In case you didn’t hear, Congress just let 55 tax breaks expire on December 31. Known as “tax extenders,” they cost about $50 billion per year. Most of them are special-interest boondoggles that benefit corporate America. (Just a few are low-cost ones that benefit working Americans.)
Congress renews these breaks every year or two after heavy arm twisting from corporations and their trade groups. There’s a whole lobbying industry built up around keeping their nests feathered with these tax cuts.
Not only do they win these lucrative tax breaks from their friends in Congress – they don’t even have to pay for them. Typically, Congress funds them by increasing the deficit.
Meanwhile, some leaders in Congress demand $40 billion in cuts to Food Stamps to reduce the deficit. They block extending emergency unemployment benefits for 1.3 million Americans unless it’s PAID FOR.
But they don’t ask their friends at General Electric to pay for a tax break known as the “active financing exception,” which lets them and Wall Street banks shift their profits to foreign subsidiaries in order to avoid paying their fair share to Uncle Sam.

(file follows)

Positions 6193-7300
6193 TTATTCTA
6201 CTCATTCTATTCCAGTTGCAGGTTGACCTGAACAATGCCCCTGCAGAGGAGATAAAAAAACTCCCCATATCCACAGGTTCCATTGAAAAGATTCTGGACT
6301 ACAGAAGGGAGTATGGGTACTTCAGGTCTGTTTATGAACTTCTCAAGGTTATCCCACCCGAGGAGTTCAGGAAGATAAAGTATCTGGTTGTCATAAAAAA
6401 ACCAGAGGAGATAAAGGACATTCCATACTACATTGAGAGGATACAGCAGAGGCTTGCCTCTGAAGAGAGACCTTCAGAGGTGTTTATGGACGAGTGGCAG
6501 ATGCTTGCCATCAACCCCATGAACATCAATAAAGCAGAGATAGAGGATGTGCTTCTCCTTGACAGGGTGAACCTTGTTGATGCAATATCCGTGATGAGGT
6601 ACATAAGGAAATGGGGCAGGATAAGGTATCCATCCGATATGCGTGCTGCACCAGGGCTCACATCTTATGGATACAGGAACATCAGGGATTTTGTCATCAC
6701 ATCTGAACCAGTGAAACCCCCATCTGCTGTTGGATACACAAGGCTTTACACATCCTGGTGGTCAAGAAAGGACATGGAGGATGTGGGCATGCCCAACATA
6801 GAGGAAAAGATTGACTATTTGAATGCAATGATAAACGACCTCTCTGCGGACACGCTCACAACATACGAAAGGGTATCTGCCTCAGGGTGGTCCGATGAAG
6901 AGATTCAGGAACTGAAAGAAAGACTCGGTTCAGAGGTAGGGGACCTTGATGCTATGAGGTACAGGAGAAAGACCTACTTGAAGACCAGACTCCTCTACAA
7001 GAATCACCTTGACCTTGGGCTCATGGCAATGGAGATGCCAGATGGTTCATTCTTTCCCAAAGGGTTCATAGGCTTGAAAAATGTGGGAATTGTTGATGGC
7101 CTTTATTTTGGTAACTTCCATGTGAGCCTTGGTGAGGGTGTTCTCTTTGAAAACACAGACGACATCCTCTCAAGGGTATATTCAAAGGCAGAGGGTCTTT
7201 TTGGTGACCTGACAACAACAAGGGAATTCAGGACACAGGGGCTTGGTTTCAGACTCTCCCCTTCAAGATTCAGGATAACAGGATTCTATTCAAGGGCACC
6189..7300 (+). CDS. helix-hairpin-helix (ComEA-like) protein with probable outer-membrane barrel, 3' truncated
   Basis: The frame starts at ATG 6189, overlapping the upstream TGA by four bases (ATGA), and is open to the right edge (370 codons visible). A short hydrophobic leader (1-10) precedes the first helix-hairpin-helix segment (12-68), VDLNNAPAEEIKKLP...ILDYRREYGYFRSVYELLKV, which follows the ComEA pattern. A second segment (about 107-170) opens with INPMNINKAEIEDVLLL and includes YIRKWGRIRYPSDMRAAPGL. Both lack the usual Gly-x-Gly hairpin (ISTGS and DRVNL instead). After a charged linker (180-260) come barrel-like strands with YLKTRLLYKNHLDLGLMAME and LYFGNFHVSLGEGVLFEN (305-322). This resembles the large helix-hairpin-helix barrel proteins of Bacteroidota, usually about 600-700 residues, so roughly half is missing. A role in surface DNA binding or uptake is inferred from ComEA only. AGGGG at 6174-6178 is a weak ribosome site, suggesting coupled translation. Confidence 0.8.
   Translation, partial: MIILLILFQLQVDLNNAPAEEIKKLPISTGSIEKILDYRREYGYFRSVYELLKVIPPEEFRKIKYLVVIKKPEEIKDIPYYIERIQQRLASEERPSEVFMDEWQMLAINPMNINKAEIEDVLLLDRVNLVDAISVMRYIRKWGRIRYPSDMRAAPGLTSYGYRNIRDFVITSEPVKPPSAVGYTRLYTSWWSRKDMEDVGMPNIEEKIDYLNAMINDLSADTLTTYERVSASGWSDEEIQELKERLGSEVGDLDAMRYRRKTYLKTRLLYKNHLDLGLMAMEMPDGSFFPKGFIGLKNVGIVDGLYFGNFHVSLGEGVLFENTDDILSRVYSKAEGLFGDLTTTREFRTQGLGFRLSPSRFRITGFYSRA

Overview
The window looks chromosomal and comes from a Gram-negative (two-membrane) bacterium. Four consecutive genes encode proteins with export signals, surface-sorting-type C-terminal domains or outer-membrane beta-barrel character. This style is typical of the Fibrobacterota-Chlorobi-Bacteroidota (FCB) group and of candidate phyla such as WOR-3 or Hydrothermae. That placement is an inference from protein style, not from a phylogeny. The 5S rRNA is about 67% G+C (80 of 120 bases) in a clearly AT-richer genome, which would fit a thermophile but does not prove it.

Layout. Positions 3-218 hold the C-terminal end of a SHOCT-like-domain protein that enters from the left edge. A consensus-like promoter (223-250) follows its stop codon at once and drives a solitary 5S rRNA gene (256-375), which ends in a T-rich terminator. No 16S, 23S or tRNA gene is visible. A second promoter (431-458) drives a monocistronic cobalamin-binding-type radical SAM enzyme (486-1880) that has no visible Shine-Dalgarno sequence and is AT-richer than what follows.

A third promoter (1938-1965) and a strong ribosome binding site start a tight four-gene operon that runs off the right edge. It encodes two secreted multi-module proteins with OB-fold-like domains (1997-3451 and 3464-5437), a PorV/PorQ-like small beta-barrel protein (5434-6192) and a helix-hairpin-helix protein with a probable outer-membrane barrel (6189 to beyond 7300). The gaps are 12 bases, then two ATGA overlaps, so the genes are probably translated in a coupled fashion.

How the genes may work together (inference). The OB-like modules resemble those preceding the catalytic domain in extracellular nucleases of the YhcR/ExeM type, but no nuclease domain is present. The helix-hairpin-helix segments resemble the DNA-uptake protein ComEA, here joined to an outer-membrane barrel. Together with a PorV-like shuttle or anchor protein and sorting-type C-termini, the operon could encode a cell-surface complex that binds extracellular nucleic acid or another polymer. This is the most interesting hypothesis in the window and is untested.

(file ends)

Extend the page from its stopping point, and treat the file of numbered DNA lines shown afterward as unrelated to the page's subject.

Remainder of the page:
This tax break lets corporations avoid paying taxes to any nation on their financial income earned by foreign subsidiaries, so long as those profits remain offshore. All they have to do is claim that their U.S.-based financing income is actually being earned in offshore tax havens. We call it the GE Tax Loophole because it is a primary reason the company has succeeded in getting a tax refund from the U.S. government in at least three recent years. Citigroup likes it, too. But the rest of us shouldn’t like it: Our country loses $11 billion in tax revenue every two years to it.
Congress is used to rubber-stamping these tax breaks on a bipartisan basis. This year it’s time to say no. We need to kill the GE Tax Loophole. And if corporations want these other tax goodies that just expired they need to pay for them by closing other tax loopholes – not by making the rest of us pick up the tab.